Colorectal cancer can be a devastating diagnosis. Sherri Rollins has now been through it twice, but was determined to get the right treatment and stay positive. She had a gut feeling something was wrong each time, even though doctors initially told her she was fine. The stay-at-home mom, who asked that her age be described as “approaching 50” and lives in Salisbury, North Carolina, shares her symptoms, story of resilience and advice for other patients with TODAY.com.
I’ve always been a private person, but I said If I get through this and I live, I want to tell people what happened and inspire them to be their own advocate.
In 2017, life was normal except that I was having a lot of back pain. I went to the emergency room and a scan showed a lesion on my liver. A local gastroenterologist said it was nothing to worry about and said we’d check it in six months.
But I was thinking that may be wrong, and I always go by what my gut is telling me. I went to another doctor who said, “Let’s just go and do an MRI.” It turned out to be stage 4 colon cancer that had metastasized to my liver. I was diagnosed in early 2018.
My father had colon cancer and passed away in his early 50s. I probably should have had a colonoscopy, but I didn’t believe it would happen like that to me. I was a healthy person and I’d always done checkups.
When the doctor said “metastasized,” I remember thinking, “They’re going to take this out, I’m going to take the medicine and everything’s going to be fine.” I never felt doomed.
I did a year’s worth of chemotherapy and underwent surgery.
I was in remission for four years — so I thought. You feel like you’ve got it beat. But then I began having symptoms. I lost weight. When I would use the bathroom, I would feel like I had not finished. I had painful gas.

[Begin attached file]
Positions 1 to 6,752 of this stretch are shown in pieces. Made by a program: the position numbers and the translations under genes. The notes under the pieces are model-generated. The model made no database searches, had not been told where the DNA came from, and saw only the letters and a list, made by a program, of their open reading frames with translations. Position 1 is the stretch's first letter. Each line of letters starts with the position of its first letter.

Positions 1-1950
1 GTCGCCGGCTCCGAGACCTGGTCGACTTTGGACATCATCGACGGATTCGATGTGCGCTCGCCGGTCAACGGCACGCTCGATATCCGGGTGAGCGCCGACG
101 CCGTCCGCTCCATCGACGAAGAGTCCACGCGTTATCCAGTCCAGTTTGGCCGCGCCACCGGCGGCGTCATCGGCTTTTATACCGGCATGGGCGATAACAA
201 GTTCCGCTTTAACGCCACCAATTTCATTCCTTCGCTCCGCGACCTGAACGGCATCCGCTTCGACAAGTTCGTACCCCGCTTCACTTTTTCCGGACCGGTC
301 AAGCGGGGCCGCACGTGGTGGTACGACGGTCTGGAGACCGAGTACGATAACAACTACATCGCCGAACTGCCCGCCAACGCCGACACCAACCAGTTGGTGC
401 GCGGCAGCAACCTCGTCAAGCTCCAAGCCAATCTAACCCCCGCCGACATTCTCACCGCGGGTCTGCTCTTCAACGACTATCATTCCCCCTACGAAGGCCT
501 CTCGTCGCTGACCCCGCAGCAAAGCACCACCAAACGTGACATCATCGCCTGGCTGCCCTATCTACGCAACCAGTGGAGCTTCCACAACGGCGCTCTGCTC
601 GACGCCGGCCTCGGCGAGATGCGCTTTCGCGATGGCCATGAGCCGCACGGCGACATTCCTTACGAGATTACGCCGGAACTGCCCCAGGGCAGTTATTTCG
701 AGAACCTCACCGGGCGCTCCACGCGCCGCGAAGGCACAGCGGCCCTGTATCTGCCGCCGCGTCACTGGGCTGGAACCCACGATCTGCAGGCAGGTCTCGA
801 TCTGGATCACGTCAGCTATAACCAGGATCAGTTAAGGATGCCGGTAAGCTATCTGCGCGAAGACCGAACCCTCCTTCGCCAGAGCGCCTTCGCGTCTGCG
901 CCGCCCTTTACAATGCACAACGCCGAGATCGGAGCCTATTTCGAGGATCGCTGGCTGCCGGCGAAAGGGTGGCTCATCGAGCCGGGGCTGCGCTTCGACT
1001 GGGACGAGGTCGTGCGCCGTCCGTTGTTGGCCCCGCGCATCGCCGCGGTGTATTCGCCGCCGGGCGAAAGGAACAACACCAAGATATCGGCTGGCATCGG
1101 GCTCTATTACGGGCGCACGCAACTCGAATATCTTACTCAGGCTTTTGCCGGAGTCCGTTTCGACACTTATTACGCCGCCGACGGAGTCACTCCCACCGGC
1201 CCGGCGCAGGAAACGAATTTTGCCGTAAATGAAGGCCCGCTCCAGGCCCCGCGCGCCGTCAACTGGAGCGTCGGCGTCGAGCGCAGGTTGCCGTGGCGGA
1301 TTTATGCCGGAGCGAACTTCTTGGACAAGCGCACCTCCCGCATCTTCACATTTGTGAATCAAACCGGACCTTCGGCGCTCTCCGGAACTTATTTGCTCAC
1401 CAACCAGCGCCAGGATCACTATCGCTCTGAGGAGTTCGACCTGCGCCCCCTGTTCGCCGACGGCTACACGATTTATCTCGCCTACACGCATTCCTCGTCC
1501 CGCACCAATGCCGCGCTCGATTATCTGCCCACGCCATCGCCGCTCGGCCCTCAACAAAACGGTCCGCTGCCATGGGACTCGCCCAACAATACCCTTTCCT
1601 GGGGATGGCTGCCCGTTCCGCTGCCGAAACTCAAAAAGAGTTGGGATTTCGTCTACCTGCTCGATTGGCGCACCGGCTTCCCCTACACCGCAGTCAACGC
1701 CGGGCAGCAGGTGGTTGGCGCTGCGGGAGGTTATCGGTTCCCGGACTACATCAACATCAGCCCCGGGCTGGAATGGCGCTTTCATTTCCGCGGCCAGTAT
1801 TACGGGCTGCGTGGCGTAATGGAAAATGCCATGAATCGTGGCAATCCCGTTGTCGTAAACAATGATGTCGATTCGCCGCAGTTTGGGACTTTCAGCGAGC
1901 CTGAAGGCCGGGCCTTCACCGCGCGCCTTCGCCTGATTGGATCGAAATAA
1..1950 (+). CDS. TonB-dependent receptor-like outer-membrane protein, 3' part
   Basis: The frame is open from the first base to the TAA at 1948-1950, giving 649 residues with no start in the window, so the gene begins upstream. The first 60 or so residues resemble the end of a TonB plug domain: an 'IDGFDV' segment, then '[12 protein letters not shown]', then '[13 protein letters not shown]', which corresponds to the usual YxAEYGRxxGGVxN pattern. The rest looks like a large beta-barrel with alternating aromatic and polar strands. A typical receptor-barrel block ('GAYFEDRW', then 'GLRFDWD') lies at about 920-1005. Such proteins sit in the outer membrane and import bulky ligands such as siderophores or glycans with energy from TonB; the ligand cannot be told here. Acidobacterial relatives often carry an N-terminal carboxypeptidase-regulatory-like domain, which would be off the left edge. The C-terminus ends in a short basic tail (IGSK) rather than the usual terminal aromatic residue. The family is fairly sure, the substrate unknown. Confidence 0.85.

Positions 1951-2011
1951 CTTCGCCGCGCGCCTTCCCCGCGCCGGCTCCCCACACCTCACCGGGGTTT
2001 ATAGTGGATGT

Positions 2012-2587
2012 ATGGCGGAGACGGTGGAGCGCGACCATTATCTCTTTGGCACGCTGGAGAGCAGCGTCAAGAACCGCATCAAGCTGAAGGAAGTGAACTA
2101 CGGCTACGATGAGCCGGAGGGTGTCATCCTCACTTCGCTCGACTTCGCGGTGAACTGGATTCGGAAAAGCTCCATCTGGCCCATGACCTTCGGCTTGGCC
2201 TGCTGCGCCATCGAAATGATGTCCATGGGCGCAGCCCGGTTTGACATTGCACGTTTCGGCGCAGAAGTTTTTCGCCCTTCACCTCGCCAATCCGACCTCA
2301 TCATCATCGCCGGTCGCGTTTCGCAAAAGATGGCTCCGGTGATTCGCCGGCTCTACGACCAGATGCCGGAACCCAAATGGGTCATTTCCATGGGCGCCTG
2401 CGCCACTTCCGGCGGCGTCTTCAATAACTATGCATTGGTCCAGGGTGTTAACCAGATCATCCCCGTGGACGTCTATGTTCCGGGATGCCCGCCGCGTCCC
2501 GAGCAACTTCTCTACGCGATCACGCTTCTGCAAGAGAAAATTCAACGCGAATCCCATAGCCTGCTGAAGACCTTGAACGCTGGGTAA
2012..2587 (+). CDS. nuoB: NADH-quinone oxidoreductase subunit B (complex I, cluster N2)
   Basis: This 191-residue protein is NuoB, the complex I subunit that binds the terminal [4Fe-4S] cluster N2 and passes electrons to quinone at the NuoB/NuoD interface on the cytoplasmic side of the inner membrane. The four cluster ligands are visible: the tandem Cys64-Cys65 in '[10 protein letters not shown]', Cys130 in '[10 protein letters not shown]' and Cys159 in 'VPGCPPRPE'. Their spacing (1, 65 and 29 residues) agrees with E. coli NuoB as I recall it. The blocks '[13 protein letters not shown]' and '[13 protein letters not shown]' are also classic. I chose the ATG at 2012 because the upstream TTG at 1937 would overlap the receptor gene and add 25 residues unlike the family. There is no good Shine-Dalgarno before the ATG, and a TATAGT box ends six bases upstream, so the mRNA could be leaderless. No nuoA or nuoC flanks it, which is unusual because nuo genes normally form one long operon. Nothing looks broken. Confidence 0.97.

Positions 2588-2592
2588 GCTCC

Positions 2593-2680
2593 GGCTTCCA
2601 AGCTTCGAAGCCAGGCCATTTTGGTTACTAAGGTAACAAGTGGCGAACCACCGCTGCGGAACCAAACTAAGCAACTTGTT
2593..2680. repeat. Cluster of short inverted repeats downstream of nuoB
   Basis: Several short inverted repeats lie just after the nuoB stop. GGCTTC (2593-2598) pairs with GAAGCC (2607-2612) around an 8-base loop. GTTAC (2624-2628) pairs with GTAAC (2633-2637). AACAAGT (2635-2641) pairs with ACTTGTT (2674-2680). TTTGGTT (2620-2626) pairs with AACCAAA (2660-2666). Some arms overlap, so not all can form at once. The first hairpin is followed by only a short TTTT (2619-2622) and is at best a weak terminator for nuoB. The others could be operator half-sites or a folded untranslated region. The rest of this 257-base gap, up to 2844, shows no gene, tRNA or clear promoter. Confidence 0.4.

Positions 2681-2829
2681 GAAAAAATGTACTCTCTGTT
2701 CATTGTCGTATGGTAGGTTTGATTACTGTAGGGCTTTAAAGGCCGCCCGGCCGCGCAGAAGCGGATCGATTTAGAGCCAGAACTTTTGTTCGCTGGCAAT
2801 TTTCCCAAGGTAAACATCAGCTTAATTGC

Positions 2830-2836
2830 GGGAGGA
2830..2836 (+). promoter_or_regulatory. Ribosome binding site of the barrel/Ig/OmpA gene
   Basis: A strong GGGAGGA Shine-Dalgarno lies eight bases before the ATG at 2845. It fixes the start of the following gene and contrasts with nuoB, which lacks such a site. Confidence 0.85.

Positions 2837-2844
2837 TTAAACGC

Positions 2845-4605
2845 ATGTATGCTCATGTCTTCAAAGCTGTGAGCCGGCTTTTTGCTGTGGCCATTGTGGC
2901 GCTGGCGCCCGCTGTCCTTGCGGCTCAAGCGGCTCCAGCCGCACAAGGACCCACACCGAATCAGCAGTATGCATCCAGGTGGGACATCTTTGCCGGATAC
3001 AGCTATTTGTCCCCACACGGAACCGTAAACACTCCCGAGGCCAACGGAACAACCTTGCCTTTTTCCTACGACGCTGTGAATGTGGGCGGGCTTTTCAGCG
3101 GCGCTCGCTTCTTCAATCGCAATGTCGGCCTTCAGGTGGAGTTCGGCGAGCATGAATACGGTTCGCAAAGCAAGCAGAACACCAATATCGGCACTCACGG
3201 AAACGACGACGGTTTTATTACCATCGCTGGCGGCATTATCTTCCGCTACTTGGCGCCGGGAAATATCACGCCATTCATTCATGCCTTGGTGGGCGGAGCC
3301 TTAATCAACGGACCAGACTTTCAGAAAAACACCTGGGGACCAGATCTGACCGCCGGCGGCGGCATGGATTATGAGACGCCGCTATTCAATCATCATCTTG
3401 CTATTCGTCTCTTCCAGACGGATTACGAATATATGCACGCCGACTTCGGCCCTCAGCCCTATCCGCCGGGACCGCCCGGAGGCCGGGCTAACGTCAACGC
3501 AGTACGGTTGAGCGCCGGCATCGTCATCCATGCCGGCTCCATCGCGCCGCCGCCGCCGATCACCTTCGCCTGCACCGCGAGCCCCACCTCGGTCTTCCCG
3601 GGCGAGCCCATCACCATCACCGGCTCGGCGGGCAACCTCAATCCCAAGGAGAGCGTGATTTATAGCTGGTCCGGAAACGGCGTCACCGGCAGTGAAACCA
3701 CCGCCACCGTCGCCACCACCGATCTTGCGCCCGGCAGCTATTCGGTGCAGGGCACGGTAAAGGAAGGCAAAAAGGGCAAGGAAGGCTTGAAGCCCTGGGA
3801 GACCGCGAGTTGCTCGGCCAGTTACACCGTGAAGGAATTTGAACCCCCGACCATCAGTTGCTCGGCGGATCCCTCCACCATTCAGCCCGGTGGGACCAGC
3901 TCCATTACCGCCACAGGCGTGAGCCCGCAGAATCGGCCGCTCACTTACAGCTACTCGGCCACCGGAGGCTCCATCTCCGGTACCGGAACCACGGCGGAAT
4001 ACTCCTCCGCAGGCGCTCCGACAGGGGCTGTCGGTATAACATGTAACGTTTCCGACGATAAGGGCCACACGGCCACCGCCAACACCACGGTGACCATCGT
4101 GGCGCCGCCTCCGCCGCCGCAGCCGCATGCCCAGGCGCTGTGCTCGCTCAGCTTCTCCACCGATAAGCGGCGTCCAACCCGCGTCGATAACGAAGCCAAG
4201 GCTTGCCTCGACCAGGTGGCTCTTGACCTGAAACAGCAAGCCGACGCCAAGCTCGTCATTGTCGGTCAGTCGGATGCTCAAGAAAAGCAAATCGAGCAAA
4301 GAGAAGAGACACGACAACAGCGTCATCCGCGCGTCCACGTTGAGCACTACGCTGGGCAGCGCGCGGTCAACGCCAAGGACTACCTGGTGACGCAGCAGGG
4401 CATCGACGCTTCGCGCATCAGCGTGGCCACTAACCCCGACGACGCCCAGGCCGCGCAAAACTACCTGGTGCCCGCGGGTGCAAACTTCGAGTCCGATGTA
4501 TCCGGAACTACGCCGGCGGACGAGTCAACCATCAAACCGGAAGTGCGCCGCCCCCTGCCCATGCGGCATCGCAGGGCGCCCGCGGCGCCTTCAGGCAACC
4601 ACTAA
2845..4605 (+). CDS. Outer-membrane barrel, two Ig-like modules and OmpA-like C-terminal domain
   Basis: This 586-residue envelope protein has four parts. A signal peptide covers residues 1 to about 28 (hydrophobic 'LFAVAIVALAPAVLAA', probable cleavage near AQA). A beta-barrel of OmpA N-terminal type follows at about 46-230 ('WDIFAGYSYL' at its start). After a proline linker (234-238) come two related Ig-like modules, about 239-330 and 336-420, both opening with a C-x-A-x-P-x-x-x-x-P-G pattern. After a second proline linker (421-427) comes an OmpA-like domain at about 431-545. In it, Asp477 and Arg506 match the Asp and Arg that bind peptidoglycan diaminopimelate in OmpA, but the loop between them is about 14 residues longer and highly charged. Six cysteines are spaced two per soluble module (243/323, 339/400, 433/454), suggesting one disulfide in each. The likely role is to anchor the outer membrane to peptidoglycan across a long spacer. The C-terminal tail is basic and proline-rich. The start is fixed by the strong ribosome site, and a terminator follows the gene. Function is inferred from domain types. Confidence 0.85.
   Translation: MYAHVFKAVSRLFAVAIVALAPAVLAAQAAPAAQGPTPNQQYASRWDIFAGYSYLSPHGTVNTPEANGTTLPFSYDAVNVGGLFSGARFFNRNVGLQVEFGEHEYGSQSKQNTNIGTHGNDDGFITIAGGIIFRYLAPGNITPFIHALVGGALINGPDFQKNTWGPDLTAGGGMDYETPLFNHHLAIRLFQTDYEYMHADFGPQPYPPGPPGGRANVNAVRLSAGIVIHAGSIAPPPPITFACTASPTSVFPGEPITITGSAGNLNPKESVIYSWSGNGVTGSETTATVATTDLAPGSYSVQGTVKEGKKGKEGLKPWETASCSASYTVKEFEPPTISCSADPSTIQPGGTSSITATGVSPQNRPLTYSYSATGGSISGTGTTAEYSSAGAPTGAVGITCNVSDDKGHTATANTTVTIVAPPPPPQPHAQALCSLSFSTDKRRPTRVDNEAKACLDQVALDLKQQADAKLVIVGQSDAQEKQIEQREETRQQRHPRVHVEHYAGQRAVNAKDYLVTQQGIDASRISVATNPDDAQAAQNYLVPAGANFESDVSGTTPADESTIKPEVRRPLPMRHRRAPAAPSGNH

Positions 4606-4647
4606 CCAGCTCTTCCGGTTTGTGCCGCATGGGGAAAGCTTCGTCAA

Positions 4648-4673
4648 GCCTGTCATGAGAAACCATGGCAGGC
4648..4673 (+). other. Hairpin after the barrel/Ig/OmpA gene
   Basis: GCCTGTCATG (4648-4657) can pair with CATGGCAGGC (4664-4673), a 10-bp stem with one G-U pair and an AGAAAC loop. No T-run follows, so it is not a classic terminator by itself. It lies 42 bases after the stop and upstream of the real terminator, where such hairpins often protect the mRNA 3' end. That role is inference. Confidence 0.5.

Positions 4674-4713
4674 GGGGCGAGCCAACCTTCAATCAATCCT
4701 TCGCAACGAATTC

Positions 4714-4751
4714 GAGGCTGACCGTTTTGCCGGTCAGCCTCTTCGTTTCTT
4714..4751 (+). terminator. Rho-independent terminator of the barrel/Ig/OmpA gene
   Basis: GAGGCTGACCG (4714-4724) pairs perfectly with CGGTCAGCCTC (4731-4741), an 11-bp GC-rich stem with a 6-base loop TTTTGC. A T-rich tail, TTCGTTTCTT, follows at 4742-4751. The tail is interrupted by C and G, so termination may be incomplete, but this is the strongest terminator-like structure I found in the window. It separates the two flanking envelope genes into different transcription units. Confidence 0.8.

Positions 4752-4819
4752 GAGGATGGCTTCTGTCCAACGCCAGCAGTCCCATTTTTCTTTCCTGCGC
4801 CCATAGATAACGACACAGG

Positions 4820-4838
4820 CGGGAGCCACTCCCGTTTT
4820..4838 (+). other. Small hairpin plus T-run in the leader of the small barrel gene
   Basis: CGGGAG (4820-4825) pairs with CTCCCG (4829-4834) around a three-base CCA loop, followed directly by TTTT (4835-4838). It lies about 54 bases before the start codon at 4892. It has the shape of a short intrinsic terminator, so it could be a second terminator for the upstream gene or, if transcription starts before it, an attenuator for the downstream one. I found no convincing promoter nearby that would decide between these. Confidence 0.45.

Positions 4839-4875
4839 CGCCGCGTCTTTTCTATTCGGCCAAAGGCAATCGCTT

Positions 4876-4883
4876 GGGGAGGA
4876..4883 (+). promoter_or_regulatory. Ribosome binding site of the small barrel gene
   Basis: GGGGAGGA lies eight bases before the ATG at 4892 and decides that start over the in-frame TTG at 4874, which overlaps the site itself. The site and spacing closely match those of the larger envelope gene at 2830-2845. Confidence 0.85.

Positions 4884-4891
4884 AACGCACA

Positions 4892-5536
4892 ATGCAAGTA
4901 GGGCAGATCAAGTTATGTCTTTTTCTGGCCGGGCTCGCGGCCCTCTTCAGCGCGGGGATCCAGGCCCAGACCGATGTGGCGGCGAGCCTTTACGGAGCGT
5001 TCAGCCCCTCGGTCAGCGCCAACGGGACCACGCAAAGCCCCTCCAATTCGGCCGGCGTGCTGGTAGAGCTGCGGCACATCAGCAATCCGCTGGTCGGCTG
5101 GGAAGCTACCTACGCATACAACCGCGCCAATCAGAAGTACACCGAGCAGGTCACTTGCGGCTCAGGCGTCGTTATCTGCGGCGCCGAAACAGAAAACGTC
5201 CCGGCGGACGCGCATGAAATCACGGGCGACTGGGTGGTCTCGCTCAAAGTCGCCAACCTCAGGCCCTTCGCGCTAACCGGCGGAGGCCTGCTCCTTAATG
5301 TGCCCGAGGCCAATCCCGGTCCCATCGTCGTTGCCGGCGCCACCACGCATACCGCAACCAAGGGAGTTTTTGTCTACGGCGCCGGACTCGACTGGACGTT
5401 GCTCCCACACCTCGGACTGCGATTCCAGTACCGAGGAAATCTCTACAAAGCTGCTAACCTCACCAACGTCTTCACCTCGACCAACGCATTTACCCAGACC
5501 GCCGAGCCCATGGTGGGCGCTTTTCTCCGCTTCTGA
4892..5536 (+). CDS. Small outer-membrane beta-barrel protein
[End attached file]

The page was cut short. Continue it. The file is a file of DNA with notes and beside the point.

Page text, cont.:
I was getting regular scans and told they were clear, but I had that feeling again and I just knew something was wrong. My oncologist said, “I can assure you, you do not have cancer, you are hypersensitive.” And I said, “No, I believe it is back.”
In March 2022, they called me back and said, “Upon further looking, you’re right. There is a lesion in your rectum. It was farther down than the original cancer. That’s why we didn’t see it because we weren’t looking for it there.”
I felt let down, but I just gathered my troops — my two boys and my husband.
The tumor was larger than expected, and it had gone outside the colon and spread into the pelvic floor. I saw several doctors about what to do next. One wanted to take the whole colon out. Another said I’d have a colostomy bag my whole life.
I really liked a gastrointestinal surgeon at UNC Health, who told me the tumor could be removed and the ileostomy bag would be temporary. As part of the treatment, I also underwent intraoperative radiotherapy, which delivers radiation while you’re on the operating table. The tumor is removed and then they hit the area with radiation to hopefully kill any cancer cells that were left behind. I also had more chemotherapy.
After three months, the ileostomy was reversed. It has been a little slower recovery this time than it was the first time, but I am a happy person by nature. It’s only been a year, I’ll get there. I’m getting out more and doing more.
I did things a step at a time. You work the problem — you go to the next thing and then the next because if you look at the big picture, it’s so overwhelming. Just face one problem at a time — that’s how I manage things. You can’t look at it far out, a year or five years from now. You just have to face the next step.
Let’s say there’s a 5% chance that people make it out of this in a year. But somebody made it out because it’s not a 0% chance. Somebody beat all the odds. Why not you? Why not me?
I had a lot of issues with my hands because of having had so much chemo in such a short amount of time. I have a lot of neuropathy, but you just keep pushing forward because what option do you have? I’m still here and that’s what matters at the end of the day. I’d rather be here and face anything. I’ve got those two boys to give me all the hope in the world. They are my biggest cheerleaders.
Now that I’ve been affected by this disease and the fight to save myself, I am just so appreciative.
I hope that even if one person makes their case for more treatment options and it saves them, then that is why I am speaking out. Being your own advocate doesn’t mean you are a disgruntled patient.
This interview was condensed and edited for clarity.
This article was originally published on TODAY.com